The Rev. Linda Thomas recalled when she delivered her baby with a black eye.
The Rev. Janelle Johnson recalled what her ex-husband said to her while she was pregnant.
“I know what it is to be told to take a hanger, shove it up my p-word and kill that baby,” she said.
These two faith leaders from Prince George’s County churches summarized their domestic violence experiences Friday, Sept. 13 at the Congressional Black Caucus Foundation’s Annual Legislative Conference at the Walter E. Washington Convention Center in Northwest.
“I know what it is to be held up against the wall by the man who told me he loved me forever,” said Johnson, author of the book “Is He Spiritual?” and a member of Reid Temple AME Church in Glenn Dale. “I know what it is to be pushed down so violently that you have to be rushed to a hospital. But there is always hope.”
Johnson moderated a discussion to not only express optimism for survivors, but also provide advice for those still involved in a violent relationship.
On a national level, the Allstate Foundation Purple Purse program says 99 percent of all domestic violence cases deal with financial abuse.
That’s why tennis star Serena Williams starred in a public service announcement released last month to explain in a video called “Signs,” which shows her walking through a maze with her voice-over explaining signs of abusive conduct and language.
They “take your paycheck and chose how to spend it … They demand receipts on every little thing you buy. These are signs of financial abuse,” Williams said in the video.
Domestic violence statistics vary from state to state. The Maryland Network Against Domestic Violence said the state ranked 10th in the country in female homicide by men in single offender incidents with a rate of nearly two homicides per 100,000 women.
Prince George’s County led the state for several years in domestic violence homicide rates, but County Executive Angela Alsobrooks said it’s decreased by 20 percent in the past year.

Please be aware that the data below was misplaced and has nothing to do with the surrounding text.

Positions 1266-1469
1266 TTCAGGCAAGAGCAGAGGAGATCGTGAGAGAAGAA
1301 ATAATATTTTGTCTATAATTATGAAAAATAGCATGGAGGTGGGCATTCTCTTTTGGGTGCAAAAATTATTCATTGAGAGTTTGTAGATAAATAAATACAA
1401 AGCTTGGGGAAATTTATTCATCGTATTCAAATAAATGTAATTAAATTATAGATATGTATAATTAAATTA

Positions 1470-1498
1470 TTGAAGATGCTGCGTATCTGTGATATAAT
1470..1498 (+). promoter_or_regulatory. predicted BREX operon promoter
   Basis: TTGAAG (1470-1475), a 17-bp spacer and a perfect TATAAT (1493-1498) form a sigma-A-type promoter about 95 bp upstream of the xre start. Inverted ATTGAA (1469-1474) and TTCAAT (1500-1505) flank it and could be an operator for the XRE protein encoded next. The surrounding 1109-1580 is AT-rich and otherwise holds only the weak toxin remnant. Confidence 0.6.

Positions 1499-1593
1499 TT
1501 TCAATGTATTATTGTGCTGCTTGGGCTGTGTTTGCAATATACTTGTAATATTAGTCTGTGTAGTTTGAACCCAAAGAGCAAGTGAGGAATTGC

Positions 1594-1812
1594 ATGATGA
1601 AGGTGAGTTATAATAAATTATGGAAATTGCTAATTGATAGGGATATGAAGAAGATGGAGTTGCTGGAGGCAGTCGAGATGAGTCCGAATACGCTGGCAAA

She credits partnerships with the health department and other government agencies and nonprofit organizations.
One main improvement comes from the county’s Family Justice Center in Upper Marlboro, which provides various services such as legal and housing assistance, crisis invention and protection orders.
“The [county] police department has done a yeoman’s job of investigating and making sure that we bring to justice individuals who committed acts of domestic violence,” Alsobrooks said. “Those are things the county has had responsibility for to stop this.”
At the convention center Friday, Thomas, who leads the domestic violence ministry at First Baptist Church of Glenarden, shared information on what the faith community can do for victims. She provided a tip sheet for what people can say to someone involved in a volatile relationship.
“Say, ‘If you need, I am here,'” Thomas said. “Be patient — [a] victim may waver, leave and come back many times, and it is important that the victim makes the decision themselves to gain self-confidence.”
County Councilman Mel Franklin (D-At-Large) of Upper Marlboro, the only man on the panel, said he first experienced domestic violence when he heard a couple fighting next door while enrolled in law school at Duke University in Durham, North Carolina.
Although never involved in a domestic violence situation himself, he offered strong advice for men.
“We need to change the culture so that it’s not acceptable to be a man who put his hands on a woman,” said Franklin, who plans to hold a domestic violence town hall next month in connection with his “Fathers Stand Up” initiative. “We can’t be boys if you’re going to do that.”